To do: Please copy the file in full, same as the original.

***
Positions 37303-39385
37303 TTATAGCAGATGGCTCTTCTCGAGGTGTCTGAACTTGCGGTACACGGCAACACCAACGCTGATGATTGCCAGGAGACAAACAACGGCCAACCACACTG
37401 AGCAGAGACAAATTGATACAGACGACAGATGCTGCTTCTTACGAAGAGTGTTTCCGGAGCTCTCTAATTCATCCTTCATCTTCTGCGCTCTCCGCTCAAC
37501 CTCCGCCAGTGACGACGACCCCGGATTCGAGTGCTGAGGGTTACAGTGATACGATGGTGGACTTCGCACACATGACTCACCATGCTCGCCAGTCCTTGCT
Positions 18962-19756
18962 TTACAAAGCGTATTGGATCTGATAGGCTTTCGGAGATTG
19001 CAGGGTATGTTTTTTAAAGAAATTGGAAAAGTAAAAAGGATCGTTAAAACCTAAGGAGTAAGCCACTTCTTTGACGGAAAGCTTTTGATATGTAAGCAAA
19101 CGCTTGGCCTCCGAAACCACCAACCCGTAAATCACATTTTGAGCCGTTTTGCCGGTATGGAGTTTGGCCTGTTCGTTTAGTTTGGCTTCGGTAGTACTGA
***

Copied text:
Positions 37303-39385
37303 TTATAGCAGATGGCTCTTCTCGAGGTGTCTGAACTTGCGGTACACGGCAACACCAACGCTGATGATTGCCAGGAGACAAACAACGGCCAACCACACTG
37401 AGCAGAGACAAATTGATACAGACGACAGATGCTGCTTCTTACGAAGAGTGTTTCCGGAGCTCTCTAATTCATCCTTCATCTTCTGCGCTCTCCGCTCAAC
37501 CTCCGCCAGTGACGACGACCCCGGATTCGAGTGCTGAGGGTTACAGTGATACGATGGTGGACTTCGCACACATGACTCACCATGCTCGCCAGTCCTTGCT
Positions 18962-19756
18962 TTACAAAGCGTATTGGATCTGATAGGCTTTCGGAGATTG
19001 CAGGGTATGTTTTTTAAAGAAATTGGAAAAGTAAAAAGGATCGTTAAAACCTAAGGAGTAAGCCACTTCTTTGACGGAAAGCTTTTGATATGTAAGCAAA
19101 CGCTTGGCCTCCGAAACCACCAACCCGTAAATCACATTTTGAGCCGTTTTGCCGGTATGGAGTTTGGCCTGTTCGTTTAGTTTGGCTTCGGTAGTACTGA